The night he told me that he was moving in with her set off a dark time in my life, and though it had its own share of miracles… that night I would start drinking and wouldn’t stop for eight years.
That night — May 5th of 1995, in Boulder — Tim the rock promoter rode with me to the emergency room. After the doctor sewed my irish chin back together and I verbally abused them all – – so much so they had to put me in wrist restraints — the police officer who was there to make sure I wasn’t a victim of abuse, the young doctor– someone took off the Cartier watch that my mother had given me for college graduation (don’t get me started about a woman who can’t pay her mortgage but buys that for her daughter) — how easy would it have been for that doctor to put that watch in a drawer — but someone put it back on my wrist and someone said “your boyfriend is waiting for you” and in my drunken haze I thought he’d come back — not unlike my sixth birthday in 1978 where everyone hid for my birthday and the voice of my uncle, my father’s identical twin, rose from beneath the fake french provincial table — and I thought for that moment that it had all been wrong, a big mistake — that he had come back after all. He had come back.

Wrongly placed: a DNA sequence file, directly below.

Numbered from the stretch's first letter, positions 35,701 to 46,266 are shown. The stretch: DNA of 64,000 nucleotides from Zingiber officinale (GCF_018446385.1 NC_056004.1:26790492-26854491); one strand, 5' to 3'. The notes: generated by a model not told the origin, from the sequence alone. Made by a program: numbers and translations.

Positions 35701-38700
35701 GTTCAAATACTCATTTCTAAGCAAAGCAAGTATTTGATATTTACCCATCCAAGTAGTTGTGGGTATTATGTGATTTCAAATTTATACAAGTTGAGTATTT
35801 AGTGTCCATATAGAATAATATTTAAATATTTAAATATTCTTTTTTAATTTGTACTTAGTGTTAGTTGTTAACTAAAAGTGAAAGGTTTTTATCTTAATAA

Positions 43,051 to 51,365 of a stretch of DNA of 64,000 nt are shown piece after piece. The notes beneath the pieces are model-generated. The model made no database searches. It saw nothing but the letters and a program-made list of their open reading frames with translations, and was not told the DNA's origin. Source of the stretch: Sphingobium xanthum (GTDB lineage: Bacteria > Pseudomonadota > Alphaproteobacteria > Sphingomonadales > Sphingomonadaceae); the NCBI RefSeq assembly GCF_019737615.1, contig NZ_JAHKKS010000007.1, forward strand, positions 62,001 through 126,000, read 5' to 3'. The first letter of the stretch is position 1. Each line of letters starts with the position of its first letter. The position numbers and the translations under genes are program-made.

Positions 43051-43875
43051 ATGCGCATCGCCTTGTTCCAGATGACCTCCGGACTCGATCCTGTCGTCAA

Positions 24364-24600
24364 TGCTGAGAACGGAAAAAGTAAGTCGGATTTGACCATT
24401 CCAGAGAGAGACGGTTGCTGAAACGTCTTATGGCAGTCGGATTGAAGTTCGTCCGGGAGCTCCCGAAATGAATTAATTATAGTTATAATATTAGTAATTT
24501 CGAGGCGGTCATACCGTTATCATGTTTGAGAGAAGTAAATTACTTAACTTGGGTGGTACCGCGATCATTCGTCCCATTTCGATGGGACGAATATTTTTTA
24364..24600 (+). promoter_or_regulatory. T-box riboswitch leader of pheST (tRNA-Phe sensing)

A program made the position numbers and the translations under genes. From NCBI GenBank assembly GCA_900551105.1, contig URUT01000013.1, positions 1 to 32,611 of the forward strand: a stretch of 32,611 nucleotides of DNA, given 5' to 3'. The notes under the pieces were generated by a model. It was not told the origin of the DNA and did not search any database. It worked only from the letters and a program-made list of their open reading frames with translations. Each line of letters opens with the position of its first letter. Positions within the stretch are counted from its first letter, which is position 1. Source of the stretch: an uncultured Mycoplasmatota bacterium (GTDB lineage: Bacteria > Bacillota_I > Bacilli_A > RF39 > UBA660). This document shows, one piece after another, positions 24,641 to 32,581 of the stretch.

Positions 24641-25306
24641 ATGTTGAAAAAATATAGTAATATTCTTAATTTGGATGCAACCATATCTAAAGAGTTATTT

Neither had, of course. But poor Tim. He rode back in the cab with me. He called my answering machine numerous times that night while I walked along the creek back to the house my ex-boyfriend would soon share with his new girlfriend (who he was sleeping with in the apartment below) and he heard the crying and woke to come upstairs where I begged him to take me back but he didn’t, but rather drove me home to my apartment and left me there. On the voicemail Tim said “no man is worth that. No one.” He left me a mixed tape and my i.d. in a sucrets tin on the mailboxes in the entryway of my apartment. The mixed tape was called “Seven Stitches.” I had it for years — songs of heartbreak and I wish I’d kept it now.
There’s so many posts I’ve wanted to write on forgiving my mother (or not), about step-parenting, about writing (or not) about balance (or complete lack of it)– not in recent memory have I had so much in my drafts folder — I’m usually a write and post kind of girl but lately I have been stuck. I keep going back to the nasty comment that served to close my last blog which said, in so many words, just who do you think you are.
I know one part of who I am — and that’s a fatherless daughter – of a fatherless daughter.
I was prompted to write this by my heart’s friend, one of my oldest blogging friends Eden — and her post today. Sometimes I read a post that resonates with me on every line. This is one of those posts.
This is for all the Tims of the world. For the fathers who stay. For the mothers whether through hard work or some grace of accident or unasked favor bestow their children with hope and the promise of a light-filled life.